Death, Dying, and Dealing with It

Three years ago, I could never have imagined that I’d be contributing to a blog about end of life. I was a new mom, focused on reading parenting books and blogs—thinking about the beginning of life, not the end. My husband, son, and I had a comfortable, happy life in Philadelphia, and enjoyed having much of our family nearby in Washington, DC and New York. We were like most new families: stumbling along trying to figure out how to be good parents and how to still be good to ourselves, each other, our friends and our families despite our new responsibilities. Death was the last thing on my mind.

But during the summer of 2009, before my son turned one year old, my mom was hospitalized with pneumonia. At first it seemed like no big deal. My mom was otherwise healthy. She was weeks before her seventieth birthday, and barely looked sixty. While not one to exercise a lot, she was very active and naturally svelte. We all assumed that with a couple of weeks of antibiotics she’d be back to her old self in no time.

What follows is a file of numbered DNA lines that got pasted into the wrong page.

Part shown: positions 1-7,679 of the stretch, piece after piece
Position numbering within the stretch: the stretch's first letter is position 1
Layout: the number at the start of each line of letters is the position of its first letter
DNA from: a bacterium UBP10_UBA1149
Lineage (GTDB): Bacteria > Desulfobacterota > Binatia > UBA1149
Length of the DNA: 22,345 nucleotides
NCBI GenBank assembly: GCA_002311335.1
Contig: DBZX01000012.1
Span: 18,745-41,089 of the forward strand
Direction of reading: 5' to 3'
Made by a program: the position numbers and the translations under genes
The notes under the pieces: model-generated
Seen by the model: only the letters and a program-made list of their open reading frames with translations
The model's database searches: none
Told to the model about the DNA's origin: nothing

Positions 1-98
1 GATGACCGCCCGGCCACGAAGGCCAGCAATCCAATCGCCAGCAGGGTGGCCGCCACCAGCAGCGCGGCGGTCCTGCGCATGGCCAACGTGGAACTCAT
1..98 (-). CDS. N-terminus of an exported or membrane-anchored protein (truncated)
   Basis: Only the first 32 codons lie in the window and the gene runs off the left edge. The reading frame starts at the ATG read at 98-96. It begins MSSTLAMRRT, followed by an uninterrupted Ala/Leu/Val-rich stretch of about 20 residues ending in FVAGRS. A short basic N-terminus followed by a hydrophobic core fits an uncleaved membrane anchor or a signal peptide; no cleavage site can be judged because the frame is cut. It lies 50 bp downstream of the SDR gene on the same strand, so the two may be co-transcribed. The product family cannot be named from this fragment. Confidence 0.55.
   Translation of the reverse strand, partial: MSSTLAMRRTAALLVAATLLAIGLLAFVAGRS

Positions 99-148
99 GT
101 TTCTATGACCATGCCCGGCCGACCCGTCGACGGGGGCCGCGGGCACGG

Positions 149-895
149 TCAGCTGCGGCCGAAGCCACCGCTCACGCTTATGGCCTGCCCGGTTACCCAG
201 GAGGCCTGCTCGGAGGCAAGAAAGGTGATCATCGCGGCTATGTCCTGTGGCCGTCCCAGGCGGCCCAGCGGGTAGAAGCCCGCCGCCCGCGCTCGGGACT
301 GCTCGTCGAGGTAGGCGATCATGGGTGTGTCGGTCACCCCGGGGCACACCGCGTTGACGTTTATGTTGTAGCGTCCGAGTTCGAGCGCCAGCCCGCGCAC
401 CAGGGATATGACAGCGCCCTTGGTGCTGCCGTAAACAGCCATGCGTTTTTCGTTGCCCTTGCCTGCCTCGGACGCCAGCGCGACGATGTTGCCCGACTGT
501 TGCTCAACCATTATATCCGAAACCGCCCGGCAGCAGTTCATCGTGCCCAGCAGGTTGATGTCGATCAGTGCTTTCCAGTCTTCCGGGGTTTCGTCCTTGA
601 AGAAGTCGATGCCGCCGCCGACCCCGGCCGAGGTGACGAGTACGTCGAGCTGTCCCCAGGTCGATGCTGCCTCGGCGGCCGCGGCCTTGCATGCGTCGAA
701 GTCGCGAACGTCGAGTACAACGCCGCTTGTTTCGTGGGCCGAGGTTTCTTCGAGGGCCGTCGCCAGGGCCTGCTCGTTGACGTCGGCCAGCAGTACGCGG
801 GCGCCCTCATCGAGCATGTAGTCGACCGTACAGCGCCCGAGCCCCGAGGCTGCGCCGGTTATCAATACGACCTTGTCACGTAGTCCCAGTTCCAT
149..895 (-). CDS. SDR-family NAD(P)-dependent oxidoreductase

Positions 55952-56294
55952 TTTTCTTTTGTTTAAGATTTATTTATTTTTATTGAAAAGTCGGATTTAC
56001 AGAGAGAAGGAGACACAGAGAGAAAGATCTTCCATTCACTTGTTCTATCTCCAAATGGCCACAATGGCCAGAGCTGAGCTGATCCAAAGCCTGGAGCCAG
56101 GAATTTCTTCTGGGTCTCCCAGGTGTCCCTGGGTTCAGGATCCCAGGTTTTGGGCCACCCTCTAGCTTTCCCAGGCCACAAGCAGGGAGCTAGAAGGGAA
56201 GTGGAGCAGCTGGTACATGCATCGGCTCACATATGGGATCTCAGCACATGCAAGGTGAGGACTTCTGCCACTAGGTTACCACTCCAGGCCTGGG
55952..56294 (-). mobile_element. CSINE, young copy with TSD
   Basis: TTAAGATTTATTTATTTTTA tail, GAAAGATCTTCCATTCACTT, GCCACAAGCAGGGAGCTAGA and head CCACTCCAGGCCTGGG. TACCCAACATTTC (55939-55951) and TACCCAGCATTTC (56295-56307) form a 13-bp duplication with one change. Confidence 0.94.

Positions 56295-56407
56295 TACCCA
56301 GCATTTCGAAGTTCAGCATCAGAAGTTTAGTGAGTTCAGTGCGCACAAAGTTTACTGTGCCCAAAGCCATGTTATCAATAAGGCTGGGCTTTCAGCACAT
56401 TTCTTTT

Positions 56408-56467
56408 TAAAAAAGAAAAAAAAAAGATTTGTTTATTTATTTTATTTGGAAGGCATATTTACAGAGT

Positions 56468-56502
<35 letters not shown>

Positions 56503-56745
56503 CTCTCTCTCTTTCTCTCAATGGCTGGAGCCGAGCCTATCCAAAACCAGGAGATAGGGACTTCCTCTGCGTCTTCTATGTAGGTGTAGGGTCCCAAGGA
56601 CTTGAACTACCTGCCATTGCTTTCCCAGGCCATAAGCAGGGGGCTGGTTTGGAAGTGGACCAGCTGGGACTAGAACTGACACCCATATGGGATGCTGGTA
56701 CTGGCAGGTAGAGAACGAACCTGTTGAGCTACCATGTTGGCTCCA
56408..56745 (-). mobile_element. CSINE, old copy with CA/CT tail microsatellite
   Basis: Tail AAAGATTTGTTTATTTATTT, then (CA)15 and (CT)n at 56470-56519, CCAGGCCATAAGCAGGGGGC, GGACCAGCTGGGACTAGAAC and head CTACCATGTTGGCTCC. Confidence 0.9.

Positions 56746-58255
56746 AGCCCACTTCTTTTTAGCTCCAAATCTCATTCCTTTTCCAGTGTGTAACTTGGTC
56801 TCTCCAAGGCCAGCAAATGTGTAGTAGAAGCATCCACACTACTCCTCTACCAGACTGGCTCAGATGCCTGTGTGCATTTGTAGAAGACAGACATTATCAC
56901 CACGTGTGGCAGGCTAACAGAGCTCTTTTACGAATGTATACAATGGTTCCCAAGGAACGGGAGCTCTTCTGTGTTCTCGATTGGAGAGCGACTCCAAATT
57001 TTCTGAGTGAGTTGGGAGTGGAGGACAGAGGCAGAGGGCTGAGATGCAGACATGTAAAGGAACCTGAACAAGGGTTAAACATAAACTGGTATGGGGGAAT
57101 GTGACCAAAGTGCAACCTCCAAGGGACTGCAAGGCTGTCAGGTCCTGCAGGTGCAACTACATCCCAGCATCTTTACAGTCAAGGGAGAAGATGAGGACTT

I got the first inklings that something wasn’t right when I visited her at the hospital and there was some talk about the antibiotics not working. After chest x-rays and switching antibiotics, they decided to drain some fluid from her lungs and send her home with oxygen, new antibiotics, and a follow-up appointment for a CT scan. A week later, back home in Philly, I got a call from my dad: my mom didn’t have pneumonia. She had lung cancer. Stage IV adenocarcinoma.